The following are contributions provided by WAM members on topical issues related to war and media. Please click on the relevant links for further details.
If you would like to contribute to the comment page please email Sarah Maltby with the relevant details.
- Reporting War: Exploring the Way Forward. utube video of Academics, journalists share notes on war - click here for link. Organised by the Centre for Journalism and Communication Research, this one-day symposium bought together academics, researchers, journalists and bloggers to debate on improving conflict reportage. What can the analysis of the reporting of past conflicts tell us about future ones? What role should ‘peace journalism’ have in the future media landscape? In what ways does the training of journalists need to change? How are citizen journalists challenging traditional practices of war reporting? Click here for more information
- Reporting War: Exploring the Way Forward. Visit the Blog here
- Six new interviews to our Photographic Practices section on the Photography & International Conflict website under the sub-section 'Photo Editors, Agencies, NGOs': Click here for link
- 01/07/2010: Taylor Francis Journal Articles on War and the Visual Arts: Click here for link to PDF
- 01/08/2008 "Killer Entertainments"
by Jennifer Terry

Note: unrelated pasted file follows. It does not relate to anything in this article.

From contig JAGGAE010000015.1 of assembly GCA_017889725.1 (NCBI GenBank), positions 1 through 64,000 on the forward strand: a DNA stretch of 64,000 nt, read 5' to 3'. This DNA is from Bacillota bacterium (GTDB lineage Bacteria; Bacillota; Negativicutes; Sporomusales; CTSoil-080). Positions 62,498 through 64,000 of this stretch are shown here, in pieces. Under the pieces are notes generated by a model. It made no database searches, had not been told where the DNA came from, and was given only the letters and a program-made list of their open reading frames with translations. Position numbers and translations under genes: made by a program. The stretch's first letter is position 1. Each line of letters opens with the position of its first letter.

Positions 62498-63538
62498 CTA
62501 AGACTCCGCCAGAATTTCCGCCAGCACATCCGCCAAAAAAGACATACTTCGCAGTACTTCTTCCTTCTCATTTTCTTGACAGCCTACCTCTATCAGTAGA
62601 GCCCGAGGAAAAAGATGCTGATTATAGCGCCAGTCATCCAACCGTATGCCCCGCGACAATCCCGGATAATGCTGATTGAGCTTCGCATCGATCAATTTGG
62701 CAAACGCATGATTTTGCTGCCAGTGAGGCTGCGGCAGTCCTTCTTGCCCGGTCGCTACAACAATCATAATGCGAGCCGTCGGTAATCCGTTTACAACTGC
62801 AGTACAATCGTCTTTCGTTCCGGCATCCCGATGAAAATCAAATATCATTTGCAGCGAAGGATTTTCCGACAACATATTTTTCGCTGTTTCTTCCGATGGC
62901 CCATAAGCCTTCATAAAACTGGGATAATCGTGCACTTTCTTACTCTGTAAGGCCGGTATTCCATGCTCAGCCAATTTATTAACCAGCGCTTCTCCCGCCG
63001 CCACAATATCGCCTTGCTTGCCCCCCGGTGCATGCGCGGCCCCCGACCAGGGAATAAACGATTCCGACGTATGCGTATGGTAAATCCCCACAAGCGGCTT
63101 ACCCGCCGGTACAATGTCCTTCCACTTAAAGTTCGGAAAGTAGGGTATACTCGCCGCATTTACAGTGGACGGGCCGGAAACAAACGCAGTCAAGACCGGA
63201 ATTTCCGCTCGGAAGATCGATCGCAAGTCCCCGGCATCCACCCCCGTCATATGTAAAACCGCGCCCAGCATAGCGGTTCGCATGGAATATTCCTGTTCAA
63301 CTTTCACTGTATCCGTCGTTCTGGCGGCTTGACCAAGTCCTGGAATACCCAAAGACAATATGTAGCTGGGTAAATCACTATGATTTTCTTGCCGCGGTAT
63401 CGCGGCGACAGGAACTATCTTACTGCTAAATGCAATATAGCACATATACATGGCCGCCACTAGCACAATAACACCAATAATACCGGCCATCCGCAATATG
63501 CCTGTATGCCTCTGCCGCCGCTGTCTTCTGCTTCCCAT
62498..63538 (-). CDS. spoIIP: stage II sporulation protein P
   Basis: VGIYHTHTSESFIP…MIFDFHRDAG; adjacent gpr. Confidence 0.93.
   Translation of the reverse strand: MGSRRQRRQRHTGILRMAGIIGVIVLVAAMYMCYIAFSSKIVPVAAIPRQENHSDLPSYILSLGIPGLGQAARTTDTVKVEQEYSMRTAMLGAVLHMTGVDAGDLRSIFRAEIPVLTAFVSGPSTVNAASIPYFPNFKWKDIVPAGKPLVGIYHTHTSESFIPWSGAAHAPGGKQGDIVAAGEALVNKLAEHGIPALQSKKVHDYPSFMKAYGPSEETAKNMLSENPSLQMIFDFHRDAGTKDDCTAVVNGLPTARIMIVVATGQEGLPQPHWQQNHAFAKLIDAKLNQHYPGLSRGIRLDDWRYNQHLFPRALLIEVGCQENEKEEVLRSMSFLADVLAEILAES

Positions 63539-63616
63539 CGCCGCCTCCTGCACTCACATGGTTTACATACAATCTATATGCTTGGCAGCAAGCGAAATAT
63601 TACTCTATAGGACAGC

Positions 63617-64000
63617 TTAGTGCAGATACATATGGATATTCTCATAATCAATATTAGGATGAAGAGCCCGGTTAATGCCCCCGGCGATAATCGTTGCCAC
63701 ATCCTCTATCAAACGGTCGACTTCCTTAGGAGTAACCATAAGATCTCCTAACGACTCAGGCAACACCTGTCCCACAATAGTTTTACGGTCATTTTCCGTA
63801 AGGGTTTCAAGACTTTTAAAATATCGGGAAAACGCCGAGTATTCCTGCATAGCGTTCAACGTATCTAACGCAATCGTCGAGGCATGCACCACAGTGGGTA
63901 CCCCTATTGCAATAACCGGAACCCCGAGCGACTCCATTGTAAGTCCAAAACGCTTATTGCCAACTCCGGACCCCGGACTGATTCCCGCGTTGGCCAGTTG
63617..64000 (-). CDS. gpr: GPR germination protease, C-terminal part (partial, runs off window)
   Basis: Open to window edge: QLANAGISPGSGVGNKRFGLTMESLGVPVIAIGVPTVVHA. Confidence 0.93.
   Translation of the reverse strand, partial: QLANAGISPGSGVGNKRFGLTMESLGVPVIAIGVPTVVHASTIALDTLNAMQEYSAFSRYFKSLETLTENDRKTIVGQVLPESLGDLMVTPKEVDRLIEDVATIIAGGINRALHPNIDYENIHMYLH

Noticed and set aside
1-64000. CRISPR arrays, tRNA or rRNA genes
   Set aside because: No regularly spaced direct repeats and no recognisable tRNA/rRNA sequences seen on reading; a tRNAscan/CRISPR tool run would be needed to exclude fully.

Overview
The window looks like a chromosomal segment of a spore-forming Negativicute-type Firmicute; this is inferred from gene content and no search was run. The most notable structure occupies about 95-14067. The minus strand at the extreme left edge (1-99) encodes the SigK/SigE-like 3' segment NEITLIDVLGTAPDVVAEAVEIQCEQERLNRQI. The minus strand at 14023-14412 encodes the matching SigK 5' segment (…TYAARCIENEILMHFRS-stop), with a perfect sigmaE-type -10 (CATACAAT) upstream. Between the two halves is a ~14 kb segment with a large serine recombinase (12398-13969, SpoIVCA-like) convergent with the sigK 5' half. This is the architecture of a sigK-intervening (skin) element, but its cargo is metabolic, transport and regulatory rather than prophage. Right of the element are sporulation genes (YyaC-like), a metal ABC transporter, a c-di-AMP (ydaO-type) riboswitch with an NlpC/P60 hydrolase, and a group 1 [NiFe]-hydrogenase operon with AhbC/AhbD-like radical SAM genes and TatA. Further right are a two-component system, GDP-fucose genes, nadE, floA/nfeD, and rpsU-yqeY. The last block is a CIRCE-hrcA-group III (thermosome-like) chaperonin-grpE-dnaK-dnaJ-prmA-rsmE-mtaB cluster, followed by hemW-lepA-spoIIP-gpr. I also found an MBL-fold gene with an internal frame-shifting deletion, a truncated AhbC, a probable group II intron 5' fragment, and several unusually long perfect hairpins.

Killer Entertainments presents challenges to both designers and users on many levels. How to critically address videos shot by soldiers engaged in combat without sensationalizing, decontextualizing or trivializing them? How to provide access to such a diverse and extensive range of work? How to insert commentary, context and background information while preserving the raw power of the original videos? In response to these challenges, author Jennifer Terry and designer Raegan Kelly developed a rhetoric of connection and accretion which resists linearity and the seductiveness of a single argument illustrated with evidence. Users are led toward no single interpretation; no replacement ideology takes over from that of the Administration's party line. Indeed the text allows for and even encourages responses based in idiosyncracy and uncertainty. The source material presented all comes from "the Internet," but what does that mean? What can it mean? Which of the sites hosting these materials are "real" and which are run by counter-intelligence agencies hoping to track usage patterns among potential dissidents via IP addresses? To view Killer Entertainments and gain more information about the project click here.